You think gluten may be a problem for you so you remove gluten from your diet and feel so much better. You ask your GP to blood test you for celiac disease and you’re asked to go back to eating 2-4 servings of gluten per day for six weeks first. Say what?!
It turns out that six weeks may not be long enough to re-trigger the disease so that doctors can measure the damage. Studies show that a gluten challenge (consuming 2-4 servings per day) may require three months – or more.
A clinical review, published in 2013, of all relevant studies reporting on the clinical response to gluten challenge by adult or pediatric patients with suspected or diagnosed coeliac disease (CD) sought to determine a standardized approach regarding the amount and duration of dietary gluten necessary to provoke a clinical response in children and adults could provide guidance to physicians and investigators.
To diagnose pediatric patients with suspected CD on a gluten-free diet, a moderate-to-high dose gluten challenge for up to 3 months should be sufficient to induce changes in mucosal histology and antibodies in the majority of patients.
However, it was observed that in adults on a gluten-free diet, histological and serological relapse rates to gluten may be slower and prolonged challenge may be considered if no relapse is observed.
Hope was offered through the combined testing of conventional and new early markers with high sensitivity and specificity will significantly shorten the time of gluten challenge to diagnose CD.
In The Clinical Response to Gluten Challenge: A Review of the Literature by Maaike J. Bruins, researchers evaluated the effect of gluten challenge on changes in symptoms, intestinal mucosa histology, and serum antibodies. In the reviewed studies, doses ranged from 0.2 to 30 g/day of wheat gluten or comprised a gluten-containing diet.
The onset of symptoms upon gluten intake varied largely from days to months and did not parallel serum antibody or histological changes. Within 3 months of gluten challenge, 70%–100% of pediatric CD patients became positive for AGA-IgA and EMA-IgA antibodies and 50%–70% for AGA-IgG.
A limited number of trials suggest that no more than half of adult patients developed positive AGA-IgA, EMA-IgA, tTG-IgA or DGP-IgA/IgG titers. Approximately 50%–100% of pediatric and adult patients experienced mucosal relapse of gluten provocation within 3 months, which was preceded by increased mucosal intra-epithelial lymphocytes within several days of challenge.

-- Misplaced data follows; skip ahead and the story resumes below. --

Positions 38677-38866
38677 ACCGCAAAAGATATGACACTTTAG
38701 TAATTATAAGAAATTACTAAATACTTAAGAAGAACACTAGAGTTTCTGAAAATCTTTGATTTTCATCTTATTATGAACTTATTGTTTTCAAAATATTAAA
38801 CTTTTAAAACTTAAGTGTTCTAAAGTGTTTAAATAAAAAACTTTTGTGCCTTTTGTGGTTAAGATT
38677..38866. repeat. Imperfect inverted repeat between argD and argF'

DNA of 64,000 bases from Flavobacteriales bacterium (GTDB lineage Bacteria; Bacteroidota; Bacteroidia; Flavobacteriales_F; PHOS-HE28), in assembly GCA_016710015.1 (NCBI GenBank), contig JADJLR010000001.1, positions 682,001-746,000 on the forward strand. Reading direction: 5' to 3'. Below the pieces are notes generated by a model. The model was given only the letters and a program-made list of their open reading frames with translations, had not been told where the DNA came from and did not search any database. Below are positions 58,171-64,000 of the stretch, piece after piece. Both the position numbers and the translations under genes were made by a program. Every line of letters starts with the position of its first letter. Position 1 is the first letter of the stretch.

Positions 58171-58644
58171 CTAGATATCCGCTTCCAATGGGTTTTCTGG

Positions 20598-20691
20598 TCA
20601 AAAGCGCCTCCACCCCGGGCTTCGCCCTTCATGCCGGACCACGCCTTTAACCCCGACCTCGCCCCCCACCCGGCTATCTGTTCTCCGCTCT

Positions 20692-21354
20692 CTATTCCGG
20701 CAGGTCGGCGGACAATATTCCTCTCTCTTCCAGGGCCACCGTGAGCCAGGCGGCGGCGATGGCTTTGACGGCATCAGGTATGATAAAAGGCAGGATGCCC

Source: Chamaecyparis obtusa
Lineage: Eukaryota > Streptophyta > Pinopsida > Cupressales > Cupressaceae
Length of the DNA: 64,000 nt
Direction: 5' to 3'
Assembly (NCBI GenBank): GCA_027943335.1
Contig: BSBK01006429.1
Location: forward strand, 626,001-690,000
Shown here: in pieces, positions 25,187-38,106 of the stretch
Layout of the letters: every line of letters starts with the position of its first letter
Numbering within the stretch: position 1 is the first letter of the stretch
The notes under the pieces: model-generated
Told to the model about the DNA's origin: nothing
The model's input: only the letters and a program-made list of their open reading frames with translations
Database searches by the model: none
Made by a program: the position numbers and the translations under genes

A 3-month high-dose gluten challenge should be suitable to diagnose the majority of CD patients. In some cases prolonged challenge may be needed to verify diagnosis. A combination testing for antibodies and mucosal histology may hasten the diagnosis.
What to do?
Significant health complications may occur when celiac patients remain on [or are asked to return to] a normal gluten-containing diet. Therefore, if you suspect that gluten may be causing problems to your health before you go gluten free. Get tested while you are still consuming a diet with normal amounts of gluten i.e. 2-4 servings per day. Click here for Celiac Disease Testing Protocol
A confirmed diagnosis for celiac disease provides you with the following benefits*
- It confirms that a lifelong, strict gluten free diet is essential for healing. Treatment for a gluten intolerance or gluten allergy may not need to be as strict.
- Celiacs who choose to follow a strict gluten free diet, can gain NOT ONLY symptom relief BUT also gain long term health benefits (i.e. preventing osteoporosis, preventing lymphoma , preventing nutrient deficiencies, preventing infertility etc.)
- Treatment for a gluten intolerance or gluten allergy is more about symptom control rather than preventing long-term complications.
- It lessens the desire and choice to eat gluten and increases the chances that a strict gluten free diet will be followed for life.
- It gives you the option of a ‘Medical Expense Tax Credit .”
- It provides a foundation for proper medical treatment .
- A referral to a gastroenterologist.
- A referral to a registered dietitian with expertise in celiac disease. Have physician fax referral to 250-727-4168.
- Testing of iron status (including serum ferritin )
- Testing of B12 status
- Testing of Vitamin A status (for those with night blindness or chronic diarrhea)
- Testing of Vitamin D status
- Testing of Bone Density (for adults )
- Ruling out lactose intolerance
- Ruling out other food intolerances, food sensitivities or food allergies
- Follow up with family physician, gastroenterologist and registered dietitian when abnormal blood tests do not normalize or symptoms persist.
1. If you suspect that you react to gluten AND all your celiac tests were normal OR you have chosen to stay gluten free and not be tested for celiac disease , you can have your physician refer you to a registered dietitian with expertise in gluten intolerance and gluten allergies. In Victoria and Vancouver Island, fax referrals to 250-727-4168.
2. A crash course on transitioning to a gluten-free diet open to anyone wishing to address wheat and gluten allergies or sensitivities, as well as those who have been diagnosed with celiac disease is offered every month at Thrifty Foods. Details here!
*Shelley Case August 2011, Joyce Schnetzler, RD Victoria General Hospital, Nutrition Services (VIHA South Island)